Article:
Monthly Archives: February 2012

Reclaimed Towel Dog Toy

The idea for this reclaimed towel dog toy all started with our puppy boy Maxx who always loved to play tug with his towels as soon as we dried him off after a bath or after playing in the snow. We wanted to recycle some old terry cloth towels that Maxx had ripped up. These towels were still solid enough to make some kind of simple tug toy for Maxx to play with.

We snugly rolled up the towel length-wise (so that a small ripped part in the middle was hidden) and then carefully tied one end of the rolled up towel into a big knot (making sure to tuck the towel end tip inside the loop of the knot). The tug toy is very sturdy, yet soft enough that it won’t hurt a dog’s mouth when he pulls and bites it. It’s also easy to keep clean because the tug toy can always be untied and thrown in the washer. Once the tug toy gets worn out, one can easily make another one from old towels. The towels could also be cut up into smaller strips for smaller pets.

Collage On Lampshade

A great way to give old worn out or damaged lamp shades a different look and feel is to cover them with anything from leftover fabrics to holiday wrapping paper. In the case of the lampshade featured here, I decided to cover it with some type of fabric or paper when I found it had gotten stained after many years in our garage. I was lucky to find a beautiful Victorian print wrapping paper that had the colors and feel of the look I was trying to capture. To get started, I first removed the outer cloth-like fabric from the lampshade, which revealed a white plastic lampshade base. To give this white plastic base a more antique look, I painted the inside of the lampshade with a brown acrylic craft paint. The lampshade also had a narrow white cloth strip at the top and bottom rims, so I used a strong cup of coffee and paintbrush to tint both of the white cloth strips.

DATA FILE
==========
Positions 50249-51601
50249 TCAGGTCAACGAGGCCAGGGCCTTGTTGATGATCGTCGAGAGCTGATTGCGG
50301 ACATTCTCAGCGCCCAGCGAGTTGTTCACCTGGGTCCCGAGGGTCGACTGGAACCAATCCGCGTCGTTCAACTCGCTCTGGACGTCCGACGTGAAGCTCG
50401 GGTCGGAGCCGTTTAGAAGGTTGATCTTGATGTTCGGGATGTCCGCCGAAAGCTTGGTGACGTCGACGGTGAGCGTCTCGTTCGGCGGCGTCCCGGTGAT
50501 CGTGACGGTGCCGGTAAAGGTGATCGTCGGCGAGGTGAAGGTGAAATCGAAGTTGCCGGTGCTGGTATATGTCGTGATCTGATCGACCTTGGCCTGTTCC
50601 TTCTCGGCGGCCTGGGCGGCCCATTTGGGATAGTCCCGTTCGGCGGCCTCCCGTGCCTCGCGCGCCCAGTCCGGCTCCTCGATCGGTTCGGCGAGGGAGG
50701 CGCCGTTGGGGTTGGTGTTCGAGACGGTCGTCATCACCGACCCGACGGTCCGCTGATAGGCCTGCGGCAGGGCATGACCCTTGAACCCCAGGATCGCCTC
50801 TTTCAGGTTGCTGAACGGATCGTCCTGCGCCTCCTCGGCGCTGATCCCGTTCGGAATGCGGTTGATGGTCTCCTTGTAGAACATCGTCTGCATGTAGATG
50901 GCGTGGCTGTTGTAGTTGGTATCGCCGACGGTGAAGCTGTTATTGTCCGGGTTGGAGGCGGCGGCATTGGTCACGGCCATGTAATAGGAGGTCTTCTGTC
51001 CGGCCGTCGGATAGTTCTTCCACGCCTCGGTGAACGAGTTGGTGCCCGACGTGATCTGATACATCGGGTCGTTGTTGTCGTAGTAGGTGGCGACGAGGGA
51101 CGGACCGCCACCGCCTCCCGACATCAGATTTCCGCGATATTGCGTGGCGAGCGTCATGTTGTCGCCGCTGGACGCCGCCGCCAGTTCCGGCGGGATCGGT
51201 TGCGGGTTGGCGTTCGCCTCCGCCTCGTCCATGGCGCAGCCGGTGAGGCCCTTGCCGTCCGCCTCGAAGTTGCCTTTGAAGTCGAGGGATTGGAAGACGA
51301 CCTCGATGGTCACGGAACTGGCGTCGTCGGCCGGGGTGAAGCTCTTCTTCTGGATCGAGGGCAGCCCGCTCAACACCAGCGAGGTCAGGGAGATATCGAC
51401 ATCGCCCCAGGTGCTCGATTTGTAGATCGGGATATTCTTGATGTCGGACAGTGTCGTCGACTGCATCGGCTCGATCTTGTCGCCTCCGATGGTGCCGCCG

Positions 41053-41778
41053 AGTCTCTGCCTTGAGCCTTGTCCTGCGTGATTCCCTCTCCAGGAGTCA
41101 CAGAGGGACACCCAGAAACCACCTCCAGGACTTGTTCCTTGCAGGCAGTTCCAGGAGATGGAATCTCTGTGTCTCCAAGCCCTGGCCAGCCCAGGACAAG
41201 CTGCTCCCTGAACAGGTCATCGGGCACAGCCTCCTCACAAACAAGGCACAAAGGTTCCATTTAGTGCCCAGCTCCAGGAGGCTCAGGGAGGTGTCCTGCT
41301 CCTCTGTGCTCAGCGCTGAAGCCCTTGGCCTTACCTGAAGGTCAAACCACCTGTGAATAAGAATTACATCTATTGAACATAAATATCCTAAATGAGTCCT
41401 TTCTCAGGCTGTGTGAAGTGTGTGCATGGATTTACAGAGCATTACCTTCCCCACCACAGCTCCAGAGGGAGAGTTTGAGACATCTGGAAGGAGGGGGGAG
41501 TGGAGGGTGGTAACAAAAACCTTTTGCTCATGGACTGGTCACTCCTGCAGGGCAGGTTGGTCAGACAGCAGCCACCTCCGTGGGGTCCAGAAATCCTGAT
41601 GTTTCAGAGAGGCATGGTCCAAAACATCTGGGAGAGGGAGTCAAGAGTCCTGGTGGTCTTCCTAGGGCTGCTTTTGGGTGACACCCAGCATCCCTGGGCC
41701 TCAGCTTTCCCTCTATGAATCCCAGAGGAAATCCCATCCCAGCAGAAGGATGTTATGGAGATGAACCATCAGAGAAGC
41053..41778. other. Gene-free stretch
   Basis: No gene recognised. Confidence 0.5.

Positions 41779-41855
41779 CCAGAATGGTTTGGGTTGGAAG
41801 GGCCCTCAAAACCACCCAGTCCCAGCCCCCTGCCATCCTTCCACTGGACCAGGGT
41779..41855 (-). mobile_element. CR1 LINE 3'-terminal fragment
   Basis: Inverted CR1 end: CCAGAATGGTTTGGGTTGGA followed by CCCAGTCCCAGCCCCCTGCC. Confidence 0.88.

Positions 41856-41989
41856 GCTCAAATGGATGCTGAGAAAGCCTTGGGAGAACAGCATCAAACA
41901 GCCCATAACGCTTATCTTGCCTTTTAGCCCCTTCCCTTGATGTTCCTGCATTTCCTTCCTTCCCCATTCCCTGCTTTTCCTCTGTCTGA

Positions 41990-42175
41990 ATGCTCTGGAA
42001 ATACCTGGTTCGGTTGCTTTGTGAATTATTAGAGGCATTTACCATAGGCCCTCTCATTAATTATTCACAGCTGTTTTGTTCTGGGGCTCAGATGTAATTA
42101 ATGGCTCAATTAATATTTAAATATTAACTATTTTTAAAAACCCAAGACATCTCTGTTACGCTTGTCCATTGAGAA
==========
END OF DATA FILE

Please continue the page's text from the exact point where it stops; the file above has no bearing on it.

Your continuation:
I then cut out all of my favorite pictures from the Victorian wrapping paper, and pieces from some leopard print wrapping paper too. I also have some rubber stamps of different old world pictures (like the London Tower, the Paris Eiffel Tower, and other various Victorian images) which I stamped onto parchment paper and cut out as well. Next, I laid out all of the pictures on a table so that I could see their placement before gluing them onto the lampshade. Once I finished positioning the pictures in an order I found very pleasing, I used a sponge brush and Mod Podge to apply the pictures onto the old lampshade. After the lampshade thoroughly dried, I applied another coat of Mod Podge on the entire shade to seal it. I let that coat dry for a couple hours, and then applied one more coat, which gave the pieces a blended look.

I was very happy with the results and although I didn’t use any decorative embellishments on the top and bottom edges of my lampshade, you can always use beautiful fringe, jewels or textured trim to decorate your lampshade. After a party or any holiday, if I come across a beautiful piece of wrapping paper, I try to recycle as much of it as I can for future craft projects.


Follow Us